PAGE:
Civil engineering

The proof of the increased growth in magnetorheological device technology is that shock absorbers of a size suitable for civil engineering applications have been designed and built for protection against natural vibrations and seismic shocks [33], [35]. Lin et al. studied the performance of a structure supported by a hybrid base isolation system that includes a rolling pendulum system and a 20kN MR damper. The system was tested on a shaking table monitored by motion sensors and data was collected on a controller. The study showed favourable results for the application of the system on a large scale [36].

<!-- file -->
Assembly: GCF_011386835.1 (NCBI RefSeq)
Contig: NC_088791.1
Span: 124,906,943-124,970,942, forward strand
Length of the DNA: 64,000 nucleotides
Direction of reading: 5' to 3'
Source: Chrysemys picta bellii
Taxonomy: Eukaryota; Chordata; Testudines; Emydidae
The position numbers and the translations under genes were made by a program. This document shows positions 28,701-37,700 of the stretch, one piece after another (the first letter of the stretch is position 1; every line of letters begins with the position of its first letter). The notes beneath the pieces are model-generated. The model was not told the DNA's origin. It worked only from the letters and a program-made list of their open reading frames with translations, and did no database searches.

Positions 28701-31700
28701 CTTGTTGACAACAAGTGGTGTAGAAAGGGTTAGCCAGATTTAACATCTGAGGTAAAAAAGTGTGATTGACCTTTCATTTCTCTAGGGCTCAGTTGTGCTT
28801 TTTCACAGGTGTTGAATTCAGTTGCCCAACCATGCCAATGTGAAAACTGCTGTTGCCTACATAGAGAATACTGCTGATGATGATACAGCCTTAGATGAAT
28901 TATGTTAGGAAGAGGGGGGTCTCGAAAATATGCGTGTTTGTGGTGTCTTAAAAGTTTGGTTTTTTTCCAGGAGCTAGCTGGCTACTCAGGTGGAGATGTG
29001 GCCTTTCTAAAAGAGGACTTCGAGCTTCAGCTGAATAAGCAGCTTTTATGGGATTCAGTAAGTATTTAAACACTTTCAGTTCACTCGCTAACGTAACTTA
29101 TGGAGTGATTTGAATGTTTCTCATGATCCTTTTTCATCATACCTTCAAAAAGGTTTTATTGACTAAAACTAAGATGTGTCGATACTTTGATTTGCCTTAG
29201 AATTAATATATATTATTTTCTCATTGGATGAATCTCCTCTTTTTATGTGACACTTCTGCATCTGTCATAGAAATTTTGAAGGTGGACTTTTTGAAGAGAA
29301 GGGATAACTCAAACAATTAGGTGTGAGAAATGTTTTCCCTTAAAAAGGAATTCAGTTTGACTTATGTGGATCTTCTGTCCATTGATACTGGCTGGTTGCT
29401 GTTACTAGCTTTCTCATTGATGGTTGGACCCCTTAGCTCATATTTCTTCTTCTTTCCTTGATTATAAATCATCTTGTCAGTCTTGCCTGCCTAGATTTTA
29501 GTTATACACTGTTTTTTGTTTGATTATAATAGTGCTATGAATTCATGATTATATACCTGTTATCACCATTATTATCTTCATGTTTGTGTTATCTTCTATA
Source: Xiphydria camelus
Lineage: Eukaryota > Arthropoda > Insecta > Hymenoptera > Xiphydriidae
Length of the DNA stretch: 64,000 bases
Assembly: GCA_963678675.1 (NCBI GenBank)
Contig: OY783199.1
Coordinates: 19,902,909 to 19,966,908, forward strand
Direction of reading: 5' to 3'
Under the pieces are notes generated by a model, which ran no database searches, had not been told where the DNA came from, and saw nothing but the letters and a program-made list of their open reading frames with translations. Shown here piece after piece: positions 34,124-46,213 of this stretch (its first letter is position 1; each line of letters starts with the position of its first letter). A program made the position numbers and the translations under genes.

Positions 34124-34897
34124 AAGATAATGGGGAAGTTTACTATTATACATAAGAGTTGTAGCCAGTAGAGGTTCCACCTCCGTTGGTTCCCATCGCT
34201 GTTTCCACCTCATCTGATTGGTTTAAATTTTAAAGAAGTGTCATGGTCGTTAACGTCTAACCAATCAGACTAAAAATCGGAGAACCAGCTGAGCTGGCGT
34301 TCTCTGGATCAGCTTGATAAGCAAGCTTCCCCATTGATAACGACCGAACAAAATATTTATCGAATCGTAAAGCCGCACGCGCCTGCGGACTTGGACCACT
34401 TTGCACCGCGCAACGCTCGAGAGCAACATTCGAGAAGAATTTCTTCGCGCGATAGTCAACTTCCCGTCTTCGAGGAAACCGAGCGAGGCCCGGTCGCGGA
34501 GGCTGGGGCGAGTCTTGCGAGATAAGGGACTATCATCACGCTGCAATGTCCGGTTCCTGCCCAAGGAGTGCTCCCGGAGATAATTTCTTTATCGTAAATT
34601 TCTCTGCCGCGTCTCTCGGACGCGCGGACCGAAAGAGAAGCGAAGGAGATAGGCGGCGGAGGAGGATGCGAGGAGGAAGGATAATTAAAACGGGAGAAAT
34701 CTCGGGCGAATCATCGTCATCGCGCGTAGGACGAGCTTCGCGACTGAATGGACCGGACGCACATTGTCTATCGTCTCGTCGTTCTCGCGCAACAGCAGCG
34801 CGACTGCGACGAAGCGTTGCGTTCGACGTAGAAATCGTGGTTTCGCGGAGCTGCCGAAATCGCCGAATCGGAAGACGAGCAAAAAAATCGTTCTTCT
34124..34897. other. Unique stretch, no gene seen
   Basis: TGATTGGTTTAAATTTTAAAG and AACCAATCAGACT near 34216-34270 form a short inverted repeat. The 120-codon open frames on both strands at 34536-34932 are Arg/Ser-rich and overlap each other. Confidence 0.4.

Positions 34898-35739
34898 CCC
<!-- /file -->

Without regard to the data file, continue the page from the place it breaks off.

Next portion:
To ensure safety during human-robot collaboration, safety methods are required for the tools. Since standard industrial robots are capable of moving large objects at high speeds and the mechanical structure of the robot involves large moving masses, it represents a significant danger to human operators. Lämmle evaluated the development of a mechanical safety coupling using MR fluids. This acts as an inherent safety joint substance, and it was shown that decoupling the effective mass of the robot significantly reduces the energy transmitted to the affected parts of the human body, thus causing less damage in case of a collision [37].

Ultrafine polishing